Combustion Byproducts

Carbon Monoxide (CO)

Carbon monoxide is a colorless, odorless, and tasteless gas. Carbon monoxide can reach levels high enough to kill without you being aware of its presence. At lower levels of exposure, it can cause symptoms that are often mistaken for the flu, including headaches, nausea, dizziness, fatigue, and disorientation. The effects of CO exposure can vary greatly from person to person depending on age, overall health and the concentration and length of exposure.


Unvented kerosene and gas space heaters; leaking chimneys and furnaces; back-drafting from furnaces, gas water heaters, wood stoves, and fireplaces; gas stoves, generators and other gasoline powered equipment; automobile exhaust from attached garages; and tobacco smoke. Incomplete oxidation during combustion in gas ranges and unvented gas or kerosene heaters may cause high concentrations of CO in indoor air.

Worn or poorly adjusted and maintained combustion devices (e.g., boilers, furnaces) can be significant sources, or if the flue is improperly sized, blocked, disconnected, or is leaking. Auto, truck, or bus exhaust from attached garages, nearby roads, or parking areas can also be a source.

Minimizing Risk of Carbon Monoxide Exposure

  • A carbon-monoxide detector. They can help alert you to increased levels of carbon monoxide in your home, but they are not foolproof.
  • The Consumer Product Safety Commission recommends installing at least one CO detector per house, near the sleeping area.
  • Homes with several sleeping areas require multiple detectors. For added protection, locate additional detectors at least 15 feet from the furnace.
  • Look for detectors with the UL (Underwriters Laboratories) seal, and which feature an audible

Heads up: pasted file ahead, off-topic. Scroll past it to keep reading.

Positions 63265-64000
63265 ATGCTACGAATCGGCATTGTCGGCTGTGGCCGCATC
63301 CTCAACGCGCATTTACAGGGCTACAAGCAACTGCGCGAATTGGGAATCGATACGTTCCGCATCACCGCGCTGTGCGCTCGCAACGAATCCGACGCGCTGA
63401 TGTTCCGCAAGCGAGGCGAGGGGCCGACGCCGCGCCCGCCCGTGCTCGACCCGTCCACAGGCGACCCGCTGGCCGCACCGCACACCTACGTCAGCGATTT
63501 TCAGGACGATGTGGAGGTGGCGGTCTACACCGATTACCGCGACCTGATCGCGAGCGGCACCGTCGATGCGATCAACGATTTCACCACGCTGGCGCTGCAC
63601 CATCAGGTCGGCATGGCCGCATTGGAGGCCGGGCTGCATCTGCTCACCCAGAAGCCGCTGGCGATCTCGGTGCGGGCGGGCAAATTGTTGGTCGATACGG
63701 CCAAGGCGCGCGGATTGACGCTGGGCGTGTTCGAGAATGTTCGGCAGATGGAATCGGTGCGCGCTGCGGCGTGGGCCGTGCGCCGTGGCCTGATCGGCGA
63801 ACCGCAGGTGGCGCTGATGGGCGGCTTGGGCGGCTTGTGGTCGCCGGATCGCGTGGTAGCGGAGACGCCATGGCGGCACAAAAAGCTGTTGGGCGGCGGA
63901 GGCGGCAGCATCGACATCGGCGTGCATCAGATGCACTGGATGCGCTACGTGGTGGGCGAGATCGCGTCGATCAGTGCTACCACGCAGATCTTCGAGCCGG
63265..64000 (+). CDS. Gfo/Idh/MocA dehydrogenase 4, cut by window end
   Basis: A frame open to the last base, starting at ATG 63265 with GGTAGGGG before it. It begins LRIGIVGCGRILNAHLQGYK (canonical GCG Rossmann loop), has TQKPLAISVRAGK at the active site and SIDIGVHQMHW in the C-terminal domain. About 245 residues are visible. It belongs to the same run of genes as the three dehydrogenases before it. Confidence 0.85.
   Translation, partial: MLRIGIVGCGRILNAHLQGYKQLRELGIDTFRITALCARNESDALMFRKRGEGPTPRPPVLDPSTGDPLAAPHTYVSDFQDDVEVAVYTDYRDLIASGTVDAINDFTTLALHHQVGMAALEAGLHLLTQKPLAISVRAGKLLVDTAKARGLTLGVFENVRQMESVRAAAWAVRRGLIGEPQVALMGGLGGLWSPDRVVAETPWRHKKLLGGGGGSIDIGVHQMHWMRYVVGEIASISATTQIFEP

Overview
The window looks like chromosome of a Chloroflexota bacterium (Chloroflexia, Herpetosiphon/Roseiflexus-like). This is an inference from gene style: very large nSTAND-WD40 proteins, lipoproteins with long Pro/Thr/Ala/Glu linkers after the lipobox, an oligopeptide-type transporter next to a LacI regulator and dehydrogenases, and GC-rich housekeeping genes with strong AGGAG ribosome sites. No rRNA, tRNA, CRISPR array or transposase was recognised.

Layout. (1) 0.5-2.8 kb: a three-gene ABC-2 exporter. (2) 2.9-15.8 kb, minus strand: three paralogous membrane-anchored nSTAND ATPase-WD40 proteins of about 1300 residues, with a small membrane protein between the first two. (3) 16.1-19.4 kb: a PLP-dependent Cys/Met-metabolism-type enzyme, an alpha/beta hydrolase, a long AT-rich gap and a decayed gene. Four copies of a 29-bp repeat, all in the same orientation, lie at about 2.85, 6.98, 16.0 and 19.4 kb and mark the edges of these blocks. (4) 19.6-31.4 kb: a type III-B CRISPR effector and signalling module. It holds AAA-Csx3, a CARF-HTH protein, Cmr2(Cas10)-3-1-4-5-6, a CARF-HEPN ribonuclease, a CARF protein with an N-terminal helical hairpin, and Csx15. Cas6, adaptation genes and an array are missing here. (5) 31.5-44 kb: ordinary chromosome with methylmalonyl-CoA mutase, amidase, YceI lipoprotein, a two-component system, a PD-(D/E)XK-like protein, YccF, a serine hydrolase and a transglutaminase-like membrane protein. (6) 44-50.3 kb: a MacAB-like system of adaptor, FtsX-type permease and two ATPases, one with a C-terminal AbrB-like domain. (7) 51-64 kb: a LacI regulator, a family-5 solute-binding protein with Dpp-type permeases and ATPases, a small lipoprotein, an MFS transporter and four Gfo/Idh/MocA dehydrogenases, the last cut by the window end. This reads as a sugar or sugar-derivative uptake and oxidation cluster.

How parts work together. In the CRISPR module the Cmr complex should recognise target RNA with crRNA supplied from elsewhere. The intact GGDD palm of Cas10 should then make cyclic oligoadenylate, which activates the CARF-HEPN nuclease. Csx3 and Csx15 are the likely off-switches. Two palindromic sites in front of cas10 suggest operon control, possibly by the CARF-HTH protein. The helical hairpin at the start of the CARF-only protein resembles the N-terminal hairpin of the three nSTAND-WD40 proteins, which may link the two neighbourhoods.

• alarm. Alarms can purchased at home supply stores for around $30 or less.
  • Have furnaces and fireplaces inspected for cracks, gaps, rust, corrosion or debris by a qualified professional before each heating season.
  • Fireplace chimneys and flues should also be checked and cleaned every year.
  • Have gas appliances serviced yearly by a qualified service technician.
  • Stove burners should be cleaned and adjusted to minimize the amount of carbon monoxide produced.
  • Gas dryer vents should be checked for lint buildup that may restrict ventilation.
  • Use non-electrical space heaters only in well-ventilated areas.
  • Never start or leave cars, trucks or other vehicles running in an enclosed area. Never leave the motor running in a vehicle parked in a closed garage.
  • Never operate barbecue grills indoors or use stove tops or ovens that operate on flammable fuels to heat a residence.
  • If living in a multi-family dwelling, be aware that carbon monoxide can enter your residence through floor boards, cracks or underneath doors.
  • Never run a generator, pressure washer, or any gasoline-powered engine inside a basement, garage, or other enclosed structure, even if the doors or windows are open, unless the equipment is professionally installed and vented.

Carbon Dioxide (CO2)

At room temperature, carbon dioxide is a colorless, odorless, faintly acidic-tasting, non-flammable gas. In its solid form, CO2 is called dry ice. Carbon dioxide is a normal byproduct of breathing. CO2 is also produced in the burning of fossil fuels and decaying vegetation. Carbon dioxide can accumulate in buildings that house a lot of people or animals, and is a symptom of problems with fresh air circulation in the building or home. The amount of carbon dioxide in a building is usually related to how much fresh air is being brought into the building. In general, high CO2 levels (above 1,000 ppm) indicate a potential problem with heating, ventilation, and air conditioning (HVAC) systems.